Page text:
In the video on the right, you can see that the particles were moving faster, creating a non-realistic feeling of the cloud.

There are plenty of tutorials on how to motion track in Cinema 4D (follow this link), so we will skip that part. In this case, I’ll highlight the importance of positioning the lights accordingly to your footage (sun direction, if you have characters, cars or any other objects creating shadows, etc).

Check the following screenshots of the original file, to check the settings that we used for the tracking and for the container:

In the video on top, you can see the “final result” of the test we created.

What do you think? Did you find it useful? Do you know any other tricks? Feel free to comment below!

Angela Gigica

ANGELA GIGICA

MOTION GRAPHICS DESIGNER

Angela Gigica is an independent motion graphic designer, art director and illustrator based in the UK. Originally from Romania, where she completed her education in decorative arts and design, she spent the past decade living and working in London. Here she collaborates with various global brands, agencies and broadcasters (including Google Play, Sony, The Natural History Museum, McAfee, WaterAid, The Guardian).

Her work is varied and her extensive experience allows her to take on a project from concept stage through to developing style-boards to storyboarding & illustrating the visual journey and right through to implementation phases and delivery.

Showreel:

Areas of expertise:

Rosie Holtom

ROSIE HOLTOM

Motion Designer and Director

Rosie is a designer and animator with over 15 years experience working for a variety of broadcast, film and not for profit clients. She has a degree in Moving Image Design from Ravensbourne and has a Masters in Photography from London College of Communication.

Her skillset includes creating style frames, storyboarding, 2D animation, compositing, Cinema 4D and live action direction. She has won Promax awards, is a visiting tutor at the National Film and Television School and was recently a judge for the BAFTA graphics and titles category.

She is also a keen photographer and has exhibited her photography around the world and been published by the Guardian, Huffington Post and Courier International.

Showreel:

Areas of expertise:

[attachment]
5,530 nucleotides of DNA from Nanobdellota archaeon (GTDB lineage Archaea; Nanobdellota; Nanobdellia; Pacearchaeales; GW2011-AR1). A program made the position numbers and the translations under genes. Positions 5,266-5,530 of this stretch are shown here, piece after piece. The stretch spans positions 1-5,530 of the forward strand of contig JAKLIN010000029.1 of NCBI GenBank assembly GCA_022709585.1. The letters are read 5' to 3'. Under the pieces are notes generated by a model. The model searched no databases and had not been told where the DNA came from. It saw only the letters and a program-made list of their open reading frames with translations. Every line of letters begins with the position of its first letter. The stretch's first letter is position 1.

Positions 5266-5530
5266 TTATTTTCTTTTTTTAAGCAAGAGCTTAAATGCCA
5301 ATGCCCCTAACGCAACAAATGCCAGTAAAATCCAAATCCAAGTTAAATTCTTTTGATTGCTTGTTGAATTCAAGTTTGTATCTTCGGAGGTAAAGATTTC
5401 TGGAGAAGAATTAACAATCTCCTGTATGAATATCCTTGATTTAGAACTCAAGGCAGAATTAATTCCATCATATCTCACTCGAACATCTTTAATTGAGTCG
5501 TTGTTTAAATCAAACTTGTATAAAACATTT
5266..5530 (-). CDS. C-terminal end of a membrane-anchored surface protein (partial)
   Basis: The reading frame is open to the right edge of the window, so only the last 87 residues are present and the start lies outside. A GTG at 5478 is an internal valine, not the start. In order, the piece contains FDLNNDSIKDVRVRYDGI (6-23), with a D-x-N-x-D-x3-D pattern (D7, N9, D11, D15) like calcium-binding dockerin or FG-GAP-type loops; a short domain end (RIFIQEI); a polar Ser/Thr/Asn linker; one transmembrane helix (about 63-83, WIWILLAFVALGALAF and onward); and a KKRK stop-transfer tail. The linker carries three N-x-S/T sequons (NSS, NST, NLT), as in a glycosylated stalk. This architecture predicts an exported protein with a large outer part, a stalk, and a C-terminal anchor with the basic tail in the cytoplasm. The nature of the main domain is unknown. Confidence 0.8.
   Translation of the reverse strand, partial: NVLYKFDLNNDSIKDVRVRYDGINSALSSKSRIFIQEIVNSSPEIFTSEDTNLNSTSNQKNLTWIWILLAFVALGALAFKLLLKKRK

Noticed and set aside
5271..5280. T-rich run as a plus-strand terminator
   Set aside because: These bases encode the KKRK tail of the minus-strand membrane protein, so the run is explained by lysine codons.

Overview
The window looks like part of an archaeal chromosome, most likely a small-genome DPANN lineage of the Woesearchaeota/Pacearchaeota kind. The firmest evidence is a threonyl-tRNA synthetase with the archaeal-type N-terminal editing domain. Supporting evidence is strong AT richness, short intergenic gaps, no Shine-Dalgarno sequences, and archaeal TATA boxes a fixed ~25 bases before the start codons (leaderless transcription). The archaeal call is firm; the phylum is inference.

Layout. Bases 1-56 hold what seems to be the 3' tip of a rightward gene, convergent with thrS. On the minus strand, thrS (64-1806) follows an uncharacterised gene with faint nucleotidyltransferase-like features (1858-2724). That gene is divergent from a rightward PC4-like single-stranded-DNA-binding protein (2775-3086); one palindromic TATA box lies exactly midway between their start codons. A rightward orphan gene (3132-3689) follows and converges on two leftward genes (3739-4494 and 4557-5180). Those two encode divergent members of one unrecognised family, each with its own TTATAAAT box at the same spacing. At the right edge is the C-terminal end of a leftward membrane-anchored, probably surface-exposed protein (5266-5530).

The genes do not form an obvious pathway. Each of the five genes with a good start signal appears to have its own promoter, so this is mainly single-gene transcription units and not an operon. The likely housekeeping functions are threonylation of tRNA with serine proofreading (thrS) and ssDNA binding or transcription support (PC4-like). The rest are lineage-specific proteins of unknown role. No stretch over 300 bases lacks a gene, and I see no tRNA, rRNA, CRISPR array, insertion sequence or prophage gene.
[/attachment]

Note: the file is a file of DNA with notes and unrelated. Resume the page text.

Chris Caswell

CHRIS CASWELL

TITLES & MOTION DESIGNER

Chris is a Titles & Motion Designer for Film & TV. Creating everything from title sequences to end-credits, he works closely with directors and producers to turn abstract and complex concepts into unique designs that help elevate the film. 

Working both collaboratively with a studio team or independently, Chris has worked on films all over the world. To see a full list of credits, visit his IMDb link HERE.

Showreel:

Areas of expertise:

Damian Kemp

DAMIAN KEMP

DIGITAL ARTIST

Every chef needs salt and pepper. By his own definition Damian is a ‘heavily seasoned’ pro with the finest condiments up his sleeve. He has worked in the TV and Advertising industry for over 20 years and loves collaborative pursuit as much as solo endeavour. His skill set encompasses animation, compositing, promo and large format key art production.

Showreel:

Areas of expertise:

Roland Lukacsi

Roland Lukacsi

Motion Graphics Designer

Roland specialises in CG animation, post production and visual effects for television and cinema. His work includes Feature Films, Commercials and TV Shows. Roland is highly skilled in creating complex CG animations for both artistic and photorealistic results.

Showreel:

Areas of expertise:

Maria Cerrato

Maria Cerrato

Motion Graphics Designer

No better term to define her than a “Fugitive”: she left her past as a journalist in Spain to focus on her design career, and moved to England, where she studied at the National Film & Television School.

She’s one more creative slave of Adobe and Maxon (Illustrator, Photoshop, After Effects and Cinema 4D), but she still prefers pen and paper to start and develop new ideas.

Keeping the sunshine inside even on rainy days, she’s open to challenges and loves a new project.

Her highlights from last year are:

  • Smoke simulations in Aladdin’s Title Sequence or Jurassic Word’s Battle at Big Rock.
  • End Credits for Dora The Explorer and The Gentlemen.
  • Creating a new font for Little Women’s versioning.
  • Title Design and animation for different films.
  • The cake in the office on her birthday.

Areas of expertise: